"Yû-shu-shú, common name Yu-kao-liang.

See remarks in previous note.

"The text of Li Shih-chén is as follows:†—The seed of the Yü-shu-shú came from the lands on the West, and it is cultivated by but few. Its stalk and leaf both resemble the Shu-shú (Barbadoes millet), but are more fleshy and shorter. They also resemble the Coix lachryma;  the stalk grows to a height of 3 or 4 feet; it flowers in the sixth or seventh month, producing an ear like that of the Pi-mé. From the heart of the stalk there issues a sheath in shape like the Tsung fish, from which a white waving beard grows out. After a time the sheath opens and the grain comes forth. The grains are clustered together, each one as large as a Tsung (?) [used as a generic term for palms] seed,  and yellow and white in colour; they may be eaten baked or roasted. When roasted, they bunt into a white flour-like mass, similar in appearance to that produced when rice of the glutinous kind is roasted."

III. The following are the references of the Pun Ts'ao with respect to the Barbadoes millet (Sorghum vulgare, Pers.):—­

"The plant known as the Shù-shú, or millet of Sz'-ch'wan, has the following synonyms:—Lu-ts'i, reed grain; Lu-su, reed millet; Mu-tsi, wood grain; Ti-liang, reed millet; Kao-liang, tall millet. Li Shih-chen observes: 'The Sz'-ch'wan millet was not much known in forms time., but it abounds at present in the northern provinces.' The work called the 'Kwang-ya', gives the names Ti-liang and Mu-tsi (see above), on account of its belonging to the millet tribe; but from its growth to a height like that of the reeds called Lu and Ti, it has become popularly known by the various names given above. The seed was first introduced from the territory of Shü (the ancient name of the present province of Sz'-ch'wan, on the western frontier of the empire), whence it is called Sz'-ch'wan millet."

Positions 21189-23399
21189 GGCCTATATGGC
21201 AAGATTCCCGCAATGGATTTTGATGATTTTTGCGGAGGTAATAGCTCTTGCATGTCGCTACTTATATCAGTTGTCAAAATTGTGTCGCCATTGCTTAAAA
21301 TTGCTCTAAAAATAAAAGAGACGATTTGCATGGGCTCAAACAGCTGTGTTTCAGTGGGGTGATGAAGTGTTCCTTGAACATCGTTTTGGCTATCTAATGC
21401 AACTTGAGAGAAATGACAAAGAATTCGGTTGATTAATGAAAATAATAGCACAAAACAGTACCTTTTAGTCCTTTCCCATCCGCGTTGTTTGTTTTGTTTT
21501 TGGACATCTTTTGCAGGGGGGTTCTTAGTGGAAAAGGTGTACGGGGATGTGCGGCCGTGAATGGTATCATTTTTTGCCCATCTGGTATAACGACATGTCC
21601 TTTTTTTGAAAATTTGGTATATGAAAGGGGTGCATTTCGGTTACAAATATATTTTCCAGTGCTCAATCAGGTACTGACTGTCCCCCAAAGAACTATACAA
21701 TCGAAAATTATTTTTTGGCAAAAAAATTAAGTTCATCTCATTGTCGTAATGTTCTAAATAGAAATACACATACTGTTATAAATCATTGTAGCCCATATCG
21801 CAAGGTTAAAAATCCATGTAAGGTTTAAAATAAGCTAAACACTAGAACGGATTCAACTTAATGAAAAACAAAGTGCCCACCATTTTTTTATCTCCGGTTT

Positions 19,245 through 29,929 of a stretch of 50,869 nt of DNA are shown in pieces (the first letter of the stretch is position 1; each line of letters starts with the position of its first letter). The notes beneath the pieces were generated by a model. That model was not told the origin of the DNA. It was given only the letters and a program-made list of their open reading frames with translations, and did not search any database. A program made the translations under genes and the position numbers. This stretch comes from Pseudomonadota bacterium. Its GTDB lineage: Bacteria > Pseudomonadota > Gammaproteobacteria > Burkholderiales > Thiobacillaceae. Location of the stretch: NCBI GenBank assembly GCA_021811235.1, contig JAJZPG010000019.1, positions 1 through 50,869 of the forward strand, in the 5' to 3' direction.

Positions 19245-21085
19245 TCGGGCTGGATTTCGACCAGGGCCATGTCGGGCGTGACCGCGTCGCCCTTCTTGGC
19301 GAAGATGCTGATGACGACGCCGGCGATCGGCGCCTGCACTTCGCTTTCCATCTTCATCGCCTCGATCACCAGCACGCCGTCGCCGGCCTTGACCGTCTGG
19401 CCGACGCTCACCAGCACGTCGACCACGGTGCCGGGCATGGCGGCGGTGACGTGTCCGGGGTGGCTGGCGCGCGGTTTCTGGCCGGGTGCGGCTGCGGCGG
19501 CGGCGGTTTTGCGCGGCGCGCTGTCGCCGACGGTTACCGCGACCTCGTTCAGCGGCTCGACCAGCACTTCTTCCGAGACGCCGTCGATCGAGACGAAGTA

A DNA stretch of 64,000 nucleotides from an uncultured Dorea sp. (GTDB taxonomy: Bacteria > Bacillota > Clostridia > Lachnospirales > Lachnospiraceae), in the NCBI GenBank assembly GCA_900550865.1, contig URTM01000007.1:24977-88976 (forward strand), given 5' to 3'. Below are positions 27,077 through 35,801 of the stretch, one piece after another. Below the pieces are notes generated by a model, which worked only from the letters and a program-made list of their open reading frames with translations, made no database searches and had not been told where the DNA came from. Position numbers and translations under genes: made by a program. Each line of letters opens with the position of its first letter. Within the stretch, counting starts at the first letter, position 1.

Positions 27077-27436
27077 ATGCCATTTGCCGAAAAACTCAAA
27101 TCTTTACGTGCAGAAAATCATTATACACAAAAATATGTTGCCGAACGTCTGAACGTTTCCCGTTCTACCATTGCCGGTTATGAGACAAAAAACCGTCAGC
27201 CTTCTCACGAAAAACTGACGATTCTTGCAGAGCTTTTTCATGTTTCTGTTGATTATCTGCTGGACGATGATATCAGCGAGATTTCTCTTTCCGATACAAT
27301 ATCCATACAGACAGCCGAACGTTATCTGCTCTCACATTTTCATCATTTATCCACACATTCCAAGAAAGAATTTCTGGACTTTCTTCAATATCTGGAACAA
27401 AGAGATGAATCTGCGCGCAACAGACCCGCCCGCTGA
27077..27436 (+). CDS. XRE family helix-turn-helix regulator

* See ante, reference from note, p. 523.

IV. Apart from the Pun Ts'ao, notices upon the present subject have also been sought in the 'Ke Chih King-yuan,' or 'Mirror of Classified Research,' a vast cyclopaedia of information in all departments of physical study practised by the Chinese, with. references under each heading to antecedent works. This collection, in twenty-four volumes, was published in 1785 by Chén Yuan-lung. It contains no reference to maize under the name of Yü Shu-shú; but describes the plant as Yü-mé (imperial wheat),* in the following terms:—

"Yü-mé, or imperial wheat, originated In the Si-fan territory (the lands beyond the western frontier of China Proper), and its ancient name was Fan-mé, or 'wheat of the foreign lands of the West.' Having been offered among tribute, it has received the name of imperial wheat. In its stem and leaf it is the congener of the Ts'i, or panicled millet, and, in its flower, of rice. The sheath enclosing the ear is like a closed fist, but longer. The beard resembles red threads. The seed is like the grain of the Tz plant, but large, lustrous, and white. The flower blooms at the top of the plant, and the seed (ear?) grows out from the joints."

V. The same work from which the above notice is taken, contains a quotation from a historical work called 'Tu Yang Tsa Pien,' or 'Miscellanies of Tu-yang,' throwing light on the practice of presenting new species of plants as tribute to the Emperor. The extract is as follows:—­

The reign known as Yan-ho commenced in A.D. 806.

"In the eighth year of Yüan-ho,† of the Tang dynasty, Pi-mé, clear green wheat, was offered as tribute by the kingdom of Ta-chin. In size it was larger than the wheat of China, and its seeds, both within and without, were of a clear green colour. Its scent was like that of the non-glutinous rice."

Canton.                                          W. F. M.